Learning Through Loss: Grieving with your Toddler after the Loss of a Loved One

In early 2021, we unexpectedly lost my beloved father-in-law after a brief illness. It was a shock to our family. We were faced with this new reality we didn’t see coming, and had to quickly develop a plan of how we would navigate this journey with our then 3 and a half year old and 18 month old.

While our 18 month old couldn’t comprehend the news, our 3 year old could.

Through our grief, my husband and I discussed how we felt it would be best to talk to our kids about the loss our family had suffered. We felt it was best to be completely honest about what had happened to their beloved grandfather and try to make our explanation as simple and easy to understand as possible. I understand that this process looks different for each family, but during this difficult time for our family, we felt it was best to be open about the events that unfolded. While we wanted our children to be aware of what happened, we didn’t want to overload them with too much information. This led to having to answer a lot of really hard questions from our daughter, but we did so as simply as we could.  We tried to keep our explanations short, direct, and simple. Our 3 year old seemed very receptive to our explanation. While she was saddened by the reality, we felt as her parents, a peace knowing she was aware of what change we were walking through. And although it broke our heart to see her grieve, her questions led to some important conversations for us as a family, ones that I didn’t expect to have this early in their childhood.

Besides keeping the door open for questions and conversation, we also tried to keep my father-in-law’s memory alive by talking about memories we have with him and our kids. We look at pictures of him often. We keep him in our conversation, not only for our hearts’ sake, but so that our children can know more about him as they get older. One thing that has been particularly helpful for my daughter is keeping a picture of my father-in-law in her room. She initiated this idea, and I am so thankful she did. After his passing, we framed some pictures of him. One day, we were all particularly struggling with grief, and she asked to look at a picture of him. I offered her to have one of the pictures I framed of him, and it hasn’t left her room since. It was such a simple gesture but has provided so much comfort to all of us. Having his picture in her room seems to help initiate more conversations about him, which in turn teaches my younger child more about him as well.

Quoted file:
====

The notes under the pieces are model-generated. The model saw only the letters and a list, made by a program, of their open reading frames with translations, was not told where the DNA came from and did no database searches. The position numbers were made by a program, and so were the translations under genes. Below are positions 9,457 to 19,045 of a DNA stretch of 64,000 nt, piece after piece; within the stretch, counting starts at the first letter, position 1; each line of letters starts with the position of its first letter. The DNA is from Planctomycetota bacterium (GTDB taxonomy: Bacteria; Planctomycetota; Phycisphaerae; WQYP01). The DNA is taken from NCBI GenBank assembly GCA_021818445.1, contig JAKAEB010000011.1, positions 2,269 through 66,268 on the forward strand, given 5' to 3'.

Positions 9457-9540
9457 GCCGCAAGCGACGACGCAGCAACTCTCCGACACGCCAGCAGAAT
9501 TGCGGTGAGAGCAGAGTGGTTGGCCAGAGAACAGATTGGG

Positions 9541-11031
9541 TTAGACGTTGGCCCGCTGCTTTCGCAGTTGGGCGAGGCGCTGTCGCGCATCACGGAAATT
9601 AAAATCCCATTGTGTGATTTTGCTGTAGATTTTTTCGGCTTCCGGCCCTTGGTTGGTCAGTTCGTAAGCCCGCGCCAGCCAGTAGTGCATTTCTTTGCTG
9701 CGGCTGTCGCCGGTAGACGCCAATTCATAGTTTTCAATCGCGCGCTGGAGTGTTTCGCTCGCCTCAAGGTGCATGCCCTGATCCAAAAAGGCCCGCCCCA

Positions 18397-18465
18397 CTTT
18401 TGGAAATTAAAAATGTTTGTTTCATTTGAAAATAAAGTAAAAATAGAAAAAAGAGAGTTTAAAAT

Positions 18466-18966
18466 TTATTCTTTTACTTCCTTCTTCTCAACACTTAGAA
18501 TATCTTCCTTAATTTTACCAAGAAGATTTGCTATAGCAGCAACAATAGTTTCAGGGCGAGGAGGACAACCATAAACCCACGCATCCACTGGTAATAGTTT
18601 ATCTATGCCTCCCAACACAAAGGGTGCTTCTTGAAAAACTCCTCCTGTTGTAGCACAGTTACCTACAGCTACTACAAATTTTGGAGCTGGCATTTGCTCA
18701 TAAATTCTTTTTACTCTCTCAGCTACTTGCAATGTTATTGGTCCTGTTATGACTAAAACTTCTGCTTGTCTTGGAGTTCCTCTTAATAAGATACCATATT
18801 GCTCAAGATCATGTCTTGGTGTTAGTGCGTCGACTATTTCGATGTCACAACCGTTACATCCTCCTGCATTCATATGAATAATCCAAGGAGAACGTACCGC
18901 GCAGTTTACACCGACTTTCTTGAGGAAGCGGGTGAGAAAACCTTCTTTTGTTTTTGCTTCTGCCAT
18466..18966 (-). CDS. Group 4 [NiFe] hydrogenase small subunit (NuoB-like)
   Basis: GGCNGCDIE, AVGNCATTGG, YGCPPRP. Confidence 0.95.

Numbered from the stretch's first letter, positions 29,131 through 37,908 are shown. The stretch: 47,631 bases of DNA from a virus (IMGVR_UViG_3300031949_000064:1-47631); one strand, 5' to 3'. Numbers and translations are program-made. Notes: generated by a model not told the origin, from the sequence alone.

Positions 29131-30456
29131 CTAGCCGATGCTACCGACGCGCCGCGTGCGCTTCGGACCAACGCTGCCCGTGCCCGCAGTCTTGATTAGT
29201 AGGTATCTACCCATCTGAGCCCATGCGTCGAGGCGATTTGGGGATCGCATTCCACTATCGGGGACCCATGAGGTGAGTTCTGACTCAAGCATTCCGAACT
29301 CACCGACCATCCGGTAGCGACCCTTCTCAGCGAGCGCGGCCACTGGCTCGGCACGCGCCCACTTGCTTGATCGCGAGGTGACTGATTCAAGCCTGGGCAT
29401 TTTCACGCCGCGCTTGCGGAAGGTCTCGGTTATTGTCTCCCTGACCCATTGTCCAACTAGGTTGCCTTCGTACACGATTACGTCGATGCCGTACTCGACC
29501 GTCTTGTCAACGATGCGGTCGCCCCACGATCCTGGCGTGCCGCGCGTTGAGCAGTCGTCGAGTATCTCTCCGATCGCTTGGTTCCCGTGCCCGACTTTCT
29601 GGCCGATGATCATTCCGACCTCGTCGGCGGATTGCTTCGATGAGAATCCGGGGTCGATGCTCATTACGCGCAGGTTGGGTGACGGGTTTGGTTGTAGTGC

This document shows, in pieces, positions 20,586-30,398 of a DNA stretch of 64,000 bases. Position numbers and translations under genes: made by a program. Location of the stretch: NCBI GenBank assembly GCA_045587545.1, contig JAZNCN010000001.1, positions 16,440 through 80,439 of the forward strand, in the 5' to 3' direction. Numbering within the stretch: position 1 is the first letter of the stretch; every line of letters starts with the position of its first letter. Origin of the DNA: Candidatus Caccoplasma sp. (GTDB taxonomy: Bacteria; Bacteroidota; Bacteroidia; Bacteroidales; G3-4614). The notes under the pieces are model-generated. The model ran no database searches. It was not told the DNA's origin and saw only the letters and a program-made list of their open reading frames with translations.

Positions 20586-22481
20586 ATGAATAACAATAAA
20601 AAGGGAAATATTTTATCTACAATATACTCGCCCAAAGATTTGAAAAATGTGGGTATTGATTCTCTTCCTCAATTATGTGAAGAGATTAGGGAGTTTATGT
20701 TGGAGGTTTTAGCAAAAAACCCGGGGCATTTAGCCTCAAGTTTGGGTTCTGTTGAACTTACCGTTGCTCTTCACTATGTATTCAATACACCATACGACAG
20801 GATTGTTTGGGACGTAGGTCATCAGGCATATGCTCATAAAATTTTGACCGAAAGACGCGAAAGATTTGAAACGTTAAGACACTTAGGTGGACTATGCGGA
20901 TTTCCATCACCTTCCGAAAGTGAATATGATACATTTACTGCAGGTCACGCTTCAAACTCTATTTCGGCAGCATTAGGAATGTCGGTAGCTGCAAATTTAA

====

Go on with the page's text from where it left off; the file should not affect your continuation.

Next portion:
Now here we are, almost 18 months later. My daughter is almost 5 and my son almost 3. My father in law’s picture remains in my daughter’s room. Both of my kids ask questions often that usually lead to in depth conversations about our faith, life, love and even death. Though I didn’t anticipate helping my kids navigate such a hard lesson at such an early age, I know my father-in-law would be proud to know that through his passing, my husband and I are able to teach our children more about our faith.

Grief is a tough road, and sometimes even more difficult when you have sweet little ones looking to you for answers. The truth about grief is there is no right or wrong way to walk through it.